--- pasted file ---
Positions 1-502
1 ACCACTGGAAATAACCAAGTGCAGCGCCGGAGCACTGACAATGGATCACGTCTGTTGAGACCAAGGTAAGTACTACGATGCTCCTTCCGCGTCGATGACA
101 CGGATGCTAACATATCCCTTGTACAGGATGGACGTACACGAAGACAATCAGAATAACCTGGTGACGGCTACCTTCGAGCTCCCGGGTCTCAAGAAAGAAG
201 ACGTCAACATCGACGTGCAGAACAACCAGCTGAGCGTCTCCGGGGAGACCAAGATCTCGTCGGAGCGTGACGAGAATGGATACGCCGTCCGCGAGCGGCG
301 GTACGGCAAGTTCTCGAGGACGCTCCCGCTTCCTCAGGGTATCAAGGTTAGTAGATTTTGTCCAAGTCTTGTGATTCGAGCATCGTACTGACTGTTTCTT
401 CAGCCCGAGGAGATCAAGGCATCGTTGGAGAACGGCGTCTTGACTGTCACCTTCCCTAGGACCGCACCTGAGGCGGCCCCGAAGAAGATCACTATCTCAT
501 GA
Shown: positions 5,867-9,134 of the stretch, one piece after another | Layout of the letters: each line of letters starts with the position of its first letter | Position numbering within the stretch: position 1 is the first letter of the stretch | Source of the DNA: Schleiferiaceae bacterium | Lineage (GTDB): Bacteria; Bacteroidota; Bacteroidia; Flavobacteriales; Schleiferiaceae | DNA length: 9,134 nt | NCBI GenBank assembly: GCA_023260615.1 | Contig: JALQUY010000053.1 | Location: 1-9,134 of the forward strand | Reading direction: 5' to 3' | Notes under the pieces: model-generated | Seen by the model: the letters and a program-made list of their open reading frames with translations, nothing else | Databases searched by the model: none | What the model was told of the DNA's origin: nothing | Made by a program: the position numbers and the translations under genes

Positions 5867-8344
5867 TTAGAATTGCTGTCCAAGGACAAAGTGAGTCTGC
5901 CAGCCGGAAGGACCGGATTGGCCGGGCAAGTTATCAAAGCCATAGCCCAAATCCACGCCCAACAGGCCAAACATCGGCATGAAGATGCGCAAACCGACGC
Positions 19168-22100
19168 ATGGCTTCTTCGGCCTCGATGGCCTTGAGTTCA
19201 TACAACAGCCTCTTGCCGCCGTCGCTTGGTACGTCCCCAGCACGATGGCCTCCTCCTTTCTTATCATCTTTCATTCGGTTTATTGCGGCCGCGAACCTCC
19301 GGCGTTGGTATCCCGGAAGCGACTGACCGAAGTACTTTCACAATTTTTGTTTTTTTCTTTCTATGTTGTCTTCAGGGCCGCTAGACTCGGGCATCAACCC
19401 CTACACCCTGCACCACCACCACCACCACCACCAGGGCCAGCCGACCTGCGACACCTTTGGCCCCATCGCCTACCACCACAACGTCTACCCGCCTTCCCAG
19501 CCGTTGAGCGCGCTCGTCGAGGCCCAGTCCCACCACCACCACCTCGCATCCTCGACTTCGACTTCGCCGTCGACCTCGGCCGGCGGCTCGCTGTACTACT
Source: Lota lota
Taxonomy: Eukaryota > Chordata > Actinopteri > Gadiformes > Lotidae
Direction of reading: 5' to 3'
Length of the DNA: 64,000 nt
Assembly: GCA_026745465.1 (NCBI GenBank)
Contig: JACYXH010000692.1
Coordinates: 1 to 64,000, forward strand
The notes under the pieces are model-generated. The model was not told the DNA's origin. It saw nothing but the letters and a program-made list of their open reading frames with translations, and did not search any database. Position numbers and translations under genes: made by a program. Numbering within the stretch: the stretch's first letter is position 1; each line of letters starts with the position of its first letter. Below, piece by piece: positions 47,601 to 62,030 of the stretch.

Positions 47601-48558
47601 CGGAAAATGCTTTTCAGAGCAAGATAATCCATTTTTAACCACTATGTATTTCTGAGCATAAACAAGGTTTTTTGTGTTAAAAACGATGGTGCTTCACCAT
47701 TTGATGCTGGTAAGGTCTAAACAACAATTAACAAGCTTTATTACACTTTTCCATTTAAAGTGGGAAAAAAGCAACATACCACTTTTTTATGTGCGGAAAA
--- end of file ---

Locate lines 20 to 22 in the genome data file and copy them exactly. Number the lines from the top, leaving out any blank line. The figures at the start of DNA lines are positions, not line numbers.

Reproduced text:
Direction of reading: 5' to 3'
Length of the DNA: 64,000 nt
Assembly: GCA_026745465.1 (NCBI GenBank)